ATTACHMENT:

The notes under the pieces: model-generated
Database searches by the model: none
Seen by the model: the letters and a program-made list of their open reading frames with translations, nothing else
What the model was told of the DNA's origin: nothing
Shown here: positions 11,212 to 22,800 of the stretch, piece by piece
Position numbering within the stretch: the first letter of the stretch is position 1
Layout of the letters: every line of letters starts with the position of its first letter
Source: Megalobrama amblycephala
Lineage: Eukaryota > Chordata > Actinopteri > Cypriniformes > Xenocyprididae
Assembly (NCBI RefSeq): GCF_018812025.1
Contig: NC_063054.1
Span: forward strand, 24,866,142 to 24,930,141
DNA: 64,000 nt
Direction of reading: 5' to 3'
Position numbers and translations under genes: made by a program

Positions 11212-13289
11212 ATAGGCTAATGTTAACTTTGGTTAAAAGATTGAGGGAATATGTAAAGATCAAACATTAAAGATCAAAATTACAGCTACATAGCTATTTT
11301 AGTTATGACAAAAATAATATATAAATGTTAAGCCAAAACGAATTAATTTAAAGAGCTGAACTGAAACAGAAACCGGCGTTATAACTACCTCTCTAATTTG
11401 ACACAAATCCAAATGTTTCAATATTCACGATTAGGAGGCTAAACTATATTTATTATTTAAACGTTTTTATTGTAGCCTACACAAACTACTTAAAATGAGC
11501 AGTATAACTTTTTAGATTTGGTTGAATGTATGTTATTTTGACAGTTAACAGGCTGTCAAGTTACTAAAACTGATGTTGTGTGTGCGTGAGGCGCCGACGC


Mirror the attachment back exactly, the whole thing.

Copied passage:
The notes under the pieces: model-generated
Database searches by the model: none
Seen by the model: the letters and a program-made list of their open reading frames with translations, nothing else
What the model was told of the DNA's origin: nothing
Shown here: positions 11,212 to 22,800 of the stretch, piece by piece
Position numbering within the stretch: the first letter of the stretch is position 1
Layout of the letters: every line of letters starts with the position of its first letter
Source: Megalobrama amblycephala
Lineage: Eukaryota > Chordata > Actinopteri > Cypriniformes > Xenocyprididae
Assembly (NCBI RefSeq): GCF_018812025.1
Contig: NC_063054.1
Span: forward strand, 24,866,142 to 24,930,141
DNA: 64,000 nt
Direction of reading: 5' to 3'
Position numbers and translations under genes: made by a program

Positions 11212-13289
11212 ATAGGCTAATGTTAACTTTGGTTAAAAGATTGAGGGAATATGTAAAGATCAAACATTAAAGATCAAAATTACAGCTACATAGCTATTTT
11301 AGTTATGACAAAAATAATATATAAATGTTAAGCCAAAACGAATTAATTTAAAGAGCTGAACTGAAACAGAAACCGGCGTTATAACTACCTCTCTAATTTG
11401 ACACAAATCCAAATGTTTCAATATTCACGATTAGGAGGCTAAACTATATTTATTATTTAAACGTTTTTATTGTAGCCTACACAAACTACTTAAAATGAGC
11501 AGTATAACTTTTTAGATTTGGTTGAATGTATGTTATTTTGACAGTTAACAGGCTGTCAAGTTACTAAAACTGATGTTGTGTGTGCGTGAGGCGCCGACGC